Communicating Asian Style: Dealing with a dozen languages

This article is about the topic of better managing projects by empowering the people on the job with a simple tool to help them talk to each other.

We outline an ultra low cost technique which helps eliminate double work, improves morale and reduces shipyard deaths and accidents.

One of the barriers to safe and efficient work in Asian yards is communication. For example, an Asian yard could easily have native speakers of ten to twenty languages working as a team to complete a particular task. Many or most of whom speak English badly or not at all. This article shows a way to get everybody on the job speaking the same language, using a simple technique that becomes obvious after you see it used.

Every language has nouns and every marine project has it’s own unique suite of nouns, so the simple way to get everybody on the project talking the same language is to simply equip everybody on the job with the same set of names to call things.

Many of the key people helping plan the daily work are engineers in one form or another. For some reason, too many young engineers lack the ability to communicate clearly. (Is that why they became engineers in the first place?) Projects end up depending on a layer of mid level supervisors (native speakers of one language), whose job it is to regularly visit the rarified air of the project office to download and decipher (try to understand) the obtuse wishes of the engineers (native speakers of several other languages) and carry these wishes, in the form of work plans to the lower classes at the workface; (native speakers of yet more languages but communicating with each other in Indonesian).

Note that I use the derogatory terms “lower classes” and “yard coolies” to highlight a snobbish sometimes  racist attitude of the Gucci shoes clean fingernails brigade sometimes found in project offices, towards those who actually make the project happen, the artisan workers. In fact, the best run projects find and use ways to directly empower the workers with information about the purpose of their work. Giving all the nouns on the project a name is one simple people technique which helps achieve this.

In the midst of all this room for confusion and misunderstanding, is the larger problem that nobody seems to know what anything is called. The people on the project don’t know the name of the space they are in, technicians may or may not know the names of individual machines or systems, nor the names of the machine components to which the hapless workers are expected to attach a complex array of pipes, wires, levers, bells and whistles.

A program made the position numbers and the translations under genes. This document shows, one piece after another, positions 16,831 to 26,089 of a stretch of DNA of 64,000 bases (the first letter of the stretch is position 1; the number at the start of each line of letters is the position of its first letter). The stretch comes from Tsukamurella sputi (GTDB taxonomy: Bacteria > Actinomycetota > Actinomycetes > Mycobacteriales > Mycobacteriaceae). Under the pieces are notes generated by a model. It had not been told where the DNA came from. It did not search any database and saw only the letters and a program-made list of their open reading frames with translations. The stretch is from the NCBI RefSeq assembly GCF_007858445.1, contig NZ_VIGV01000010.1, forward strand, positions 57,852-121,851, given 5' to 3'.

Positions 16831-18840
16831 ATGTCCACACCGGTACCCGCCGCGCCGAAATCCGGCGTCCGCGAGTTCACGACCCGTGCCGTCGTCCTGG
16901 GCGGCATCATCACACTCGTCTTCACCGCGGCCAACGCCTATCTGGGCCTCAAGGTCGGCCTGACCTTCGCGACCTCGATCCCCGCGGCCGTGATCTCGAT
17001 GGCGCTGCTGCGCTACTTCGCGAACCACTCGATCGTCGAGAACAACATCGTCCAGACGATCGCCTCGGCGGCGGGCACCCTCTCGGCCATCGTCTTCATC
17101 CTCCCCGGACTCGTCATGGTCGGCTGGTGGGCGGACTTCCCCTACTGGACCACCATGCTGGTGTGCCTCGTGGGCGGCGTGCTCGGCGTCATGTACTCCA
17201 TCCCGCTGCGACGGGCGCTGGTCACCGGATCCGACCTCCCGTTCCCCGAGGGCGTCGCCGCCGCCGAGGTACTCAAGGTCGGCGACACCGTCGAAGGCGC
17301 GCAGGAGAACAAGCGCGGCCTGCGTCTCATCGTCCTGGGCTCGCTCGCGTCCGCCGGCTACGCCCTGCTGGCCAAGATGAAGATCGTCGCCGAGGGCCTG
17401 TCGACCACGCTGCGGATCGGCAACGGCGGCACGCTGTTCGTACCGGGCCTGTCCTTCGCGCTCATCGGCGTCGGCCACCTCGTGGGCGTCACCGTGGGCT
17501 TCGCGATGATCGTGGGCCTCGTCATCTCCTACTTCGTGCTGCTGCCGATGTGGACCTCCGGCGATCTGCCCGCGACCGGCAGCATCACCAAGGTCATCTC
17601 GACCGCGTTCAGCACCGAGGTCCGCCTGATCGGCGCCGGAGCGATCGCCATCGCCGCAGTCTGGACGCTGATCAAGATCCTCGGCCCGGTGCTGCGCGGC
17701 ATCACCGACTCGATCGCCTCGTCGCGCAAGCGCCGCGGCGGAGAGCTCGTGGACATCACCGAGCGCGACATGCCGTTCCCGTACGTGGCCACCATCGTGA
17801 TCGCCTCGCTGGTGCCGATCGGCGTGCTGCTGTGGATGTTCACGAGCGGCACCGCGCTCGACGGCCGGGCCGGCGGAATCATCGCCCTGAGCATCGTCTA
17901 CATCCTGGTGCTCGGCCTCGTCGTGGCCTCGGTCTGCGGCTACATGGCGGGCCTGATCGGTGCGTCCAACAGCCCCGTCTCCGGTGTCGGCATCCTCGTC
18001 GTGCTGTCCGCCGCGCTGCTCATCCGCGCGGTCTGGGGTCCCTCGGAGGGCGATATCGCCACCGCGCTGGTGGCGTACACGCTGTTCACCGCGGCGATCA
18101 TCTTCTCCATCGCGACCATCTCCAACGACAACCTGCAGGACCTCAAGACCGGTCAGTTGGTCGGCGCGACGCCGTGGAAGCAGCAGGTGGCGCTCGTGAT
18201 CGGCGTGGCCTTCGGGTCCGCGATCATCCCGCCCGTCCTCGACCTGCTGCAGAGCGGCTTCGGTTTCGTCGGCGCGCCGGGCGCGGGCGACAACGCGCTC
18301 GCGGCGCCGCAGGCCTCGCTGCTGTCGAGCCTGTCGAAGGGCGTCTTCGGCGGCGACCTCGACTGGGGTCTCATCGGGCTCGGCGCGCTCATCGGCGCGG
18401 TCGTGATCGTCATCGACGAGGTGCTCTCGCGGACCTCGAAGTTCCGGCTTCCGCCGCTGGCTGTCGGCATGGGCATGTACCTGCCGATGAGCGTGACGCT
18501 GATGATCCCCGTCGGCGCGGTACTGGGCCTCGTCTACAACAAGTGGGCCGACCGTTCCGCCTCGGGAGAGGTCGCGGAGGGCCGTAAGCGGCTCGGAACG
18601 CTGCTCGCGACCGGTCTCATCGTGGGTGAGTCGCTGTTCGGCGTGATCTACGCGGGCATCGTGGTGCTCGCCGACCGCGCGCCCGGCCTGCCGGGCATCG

There is a simple solution to this: give the most junior,  most inarticulate engineer an assignment to take a couple of workers and go around the job sticking name labels on every doorway, hatch, vent, manhole, tank, pipe, junction box, pump, valve, damper, vent, engine, hydraulic unit, winch, gearbox, tank, AHU, condenser, filter housing, staircase, bench, cable bundle, pressure vessel, machine and room. Pipe labels should state in English what is inside the pipe and critical info such as high temperature or pressure. On every bulkhead, stick the name of the space that is on the other side of that bulkhead. Stick arrows showing the way out of internal spaces, which way liquid flows inside pipes and the direction of air or gasses inside ducts. Don’t “assume” that anybody knows anything.

The labels can be printed on  black lettering on white A4 paper, which are trimmed and plastic laminated. Use BIG lettering; paper is cheap. You want people to be able to read labels from a few meters distance in poor light.  Interior space labels can be posted using double sided tape, exterior labels are best afixed with yellow contact cement.

Near the end of the job, these temporary project labels can be replaced with smaller official permanent ID tags.

Giving single item on the project a name empowers everybody, from bottom to top, to express themselves more clearly and with confidence. You will be amazed by the improvement in self esteem of your project team members; as you have just given the native speakers of 20 languages their own common language with which they can better discuss the project.

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